FCE Reading Test Strategies

There are three parts in this paper.

Part 1: Multiple matching

  • Quickly familiarise yourself with the main text, the title and headings and how the text is divided up. Then read the questions.
  • Read the text to locate information rather than to understand it in detail. Look at each question and then scan the text to locate where the information might be found.
  • When you think you have located the correct information, decide if the word or phrase is an accurate paraphrase of the word or phrase in the question.
  • Be prepared to change your first answers, ebcause you may change your mind when you read the text further in search of another piece of information.
  • Mark the places in the text where you locate answers so that you can quickly check at the end.

Part 2: Gapped text

  • First predict from the title or headline what the text might be about and quickly read through the text to confirm this.
  • Read the paragraphs or sentences that go in the gaps and identify what the topic of each one is. Use this information to work out how they might logically fit into the sequence of the text.
  • Think about what the articles, pronouns, conjunctions and time expressions in the paragraphs or sentences might refer to.
  • Closely read the sentences before and after each gap, and work out what function the missing sentence or paragraph must have.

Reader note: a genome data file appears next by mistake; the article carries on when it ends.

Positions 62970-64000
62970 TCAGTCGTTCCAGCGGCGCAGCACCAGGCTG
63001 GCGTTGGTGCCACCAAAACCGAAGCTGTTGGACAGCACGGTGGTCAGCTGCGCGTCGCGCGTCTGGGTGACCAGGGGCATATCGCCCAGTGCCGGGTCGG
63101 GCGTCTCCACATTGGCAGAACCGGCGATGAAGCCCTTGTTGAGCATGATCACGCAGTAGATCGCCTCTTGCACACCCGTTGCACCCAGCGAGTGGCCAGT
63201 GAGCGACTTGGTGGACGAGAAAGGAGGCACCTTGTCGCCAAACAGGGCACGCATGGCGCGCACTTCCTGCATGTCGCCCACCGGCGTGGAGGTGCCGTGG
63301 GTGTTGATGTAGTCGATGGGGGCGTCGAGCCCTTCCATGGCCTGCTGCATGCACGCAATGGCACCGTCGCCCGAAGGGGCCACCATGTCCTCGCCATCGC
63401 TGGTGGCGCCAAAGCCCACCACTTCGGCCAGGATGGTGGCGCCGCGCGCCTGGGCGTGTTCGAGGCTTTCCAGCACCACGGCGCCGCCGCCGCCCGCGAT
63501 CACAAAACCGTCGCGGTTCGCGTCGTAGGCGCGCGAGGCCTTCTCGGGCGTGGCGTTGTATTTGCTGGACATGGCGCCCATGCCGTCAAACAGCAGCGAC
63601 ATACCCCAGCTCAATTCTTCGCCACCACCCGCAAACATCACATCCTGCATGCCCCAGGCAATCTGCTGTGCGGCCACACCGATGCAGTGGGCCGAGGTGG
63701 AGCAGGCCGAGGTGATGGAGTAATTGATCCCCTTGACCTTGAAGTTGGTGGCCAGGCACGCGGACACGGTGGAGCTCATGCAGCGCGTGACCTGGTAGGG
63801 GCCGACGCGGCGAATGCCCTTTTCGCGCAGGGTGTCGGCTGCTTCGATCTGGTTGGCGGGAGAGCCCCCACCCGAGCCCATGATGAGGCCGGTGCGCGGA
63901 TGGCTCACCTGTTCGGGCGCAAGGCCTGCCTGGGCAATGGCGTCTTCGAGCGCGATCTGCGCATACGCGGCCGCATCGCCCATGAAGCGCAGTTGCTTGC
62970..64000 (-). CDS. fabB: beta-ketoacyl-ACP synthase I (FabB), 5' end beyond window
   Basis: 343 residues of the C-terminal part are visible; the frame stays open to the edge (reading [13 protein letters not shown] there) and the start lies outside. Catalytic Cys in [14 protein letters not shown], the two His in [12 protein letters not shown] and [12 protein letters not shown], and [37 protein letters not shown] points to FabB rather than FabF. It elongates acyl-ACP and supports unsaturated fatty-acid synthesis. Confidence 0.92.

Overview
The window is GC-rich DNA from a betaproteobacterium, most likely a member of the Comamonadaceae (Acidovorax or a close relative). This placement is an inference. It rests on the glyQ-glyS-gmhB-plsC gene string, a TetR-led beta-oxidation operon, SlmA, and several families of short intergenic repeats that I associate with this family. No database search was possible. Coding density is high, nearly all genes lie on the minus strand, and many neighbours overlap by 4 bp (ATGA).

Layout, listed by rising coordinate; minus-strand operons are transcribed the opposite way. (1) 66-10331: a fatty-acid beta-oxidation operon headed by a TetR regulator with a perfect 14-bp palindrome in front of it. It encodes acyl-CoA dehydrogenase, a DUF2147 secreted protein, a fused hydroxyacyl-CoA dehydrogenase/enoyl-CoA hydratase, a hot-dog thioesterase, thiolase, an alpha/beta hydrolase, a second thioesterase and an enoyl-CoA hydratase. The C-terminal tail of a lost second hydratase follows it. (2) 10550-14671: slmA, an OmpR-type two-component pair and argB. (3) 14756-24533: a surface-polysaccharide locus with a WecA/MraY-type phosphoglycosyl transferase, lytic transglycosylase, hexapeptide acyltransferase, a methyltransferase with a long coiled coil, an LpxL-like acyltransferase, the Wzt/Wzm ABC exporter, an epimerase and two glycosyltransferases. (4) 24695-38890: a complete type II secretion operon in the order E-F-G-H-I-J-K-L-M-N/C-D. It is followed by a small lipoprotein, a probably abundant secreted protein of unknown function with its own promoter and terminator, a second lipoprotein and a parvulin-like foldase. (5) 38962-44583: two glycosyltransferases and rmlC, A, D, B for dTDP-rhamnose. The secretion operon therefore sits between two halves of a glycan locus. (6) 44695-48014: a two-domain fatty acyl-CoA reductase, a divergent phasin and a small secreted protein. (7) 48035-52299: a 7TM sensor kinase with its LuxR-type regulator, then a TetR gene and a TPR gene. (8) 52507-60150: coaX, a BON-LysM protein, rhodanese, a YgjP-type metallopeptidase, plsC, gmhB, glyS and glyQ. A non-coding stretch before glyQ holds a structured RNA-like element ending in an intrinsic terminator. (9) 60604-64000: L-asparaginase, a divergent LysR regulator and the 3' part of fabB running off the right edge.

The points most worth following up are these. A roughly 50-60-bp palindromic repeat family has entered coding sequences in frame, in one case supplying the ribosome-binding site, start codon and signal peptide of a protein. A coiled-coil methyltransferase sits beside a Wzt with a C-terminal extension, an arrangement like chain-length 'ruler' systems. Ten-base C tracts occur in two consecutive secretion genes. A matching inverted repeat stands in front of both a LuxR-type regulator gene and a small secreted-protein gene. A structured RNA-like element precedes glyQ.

• Make your decisions, not necessarily in order. After filling most of the gaps you may be able to work by a process of elimination.
  • Finally, when you have made all your decisions, read through your completed text to make sure it makes sense.

Part 3: Multiple choice

  • Quickly read through the first few paragraphs of the text to get an idea of what the text is about. Then read the whole text carefully.
  • When asnwering the questions, first decide which part of the text a question relates to. Remember that some questions relate to the whole text.
  • Before deciding which option (A, B, C or D) is correct, find reasons in the text to eliminate the other three options.
  • When you are asked questions like “What does it in line xxx refer to?”  read the sentence substituting it with the possible answers. By doing this, you can check which answers make sense bth in the sentence and the paragraph as a whole.
  • When asnwering questions about the whole text, think about the layout, the type of information the text contains and its style.

For more information and practice, go to the following sites:





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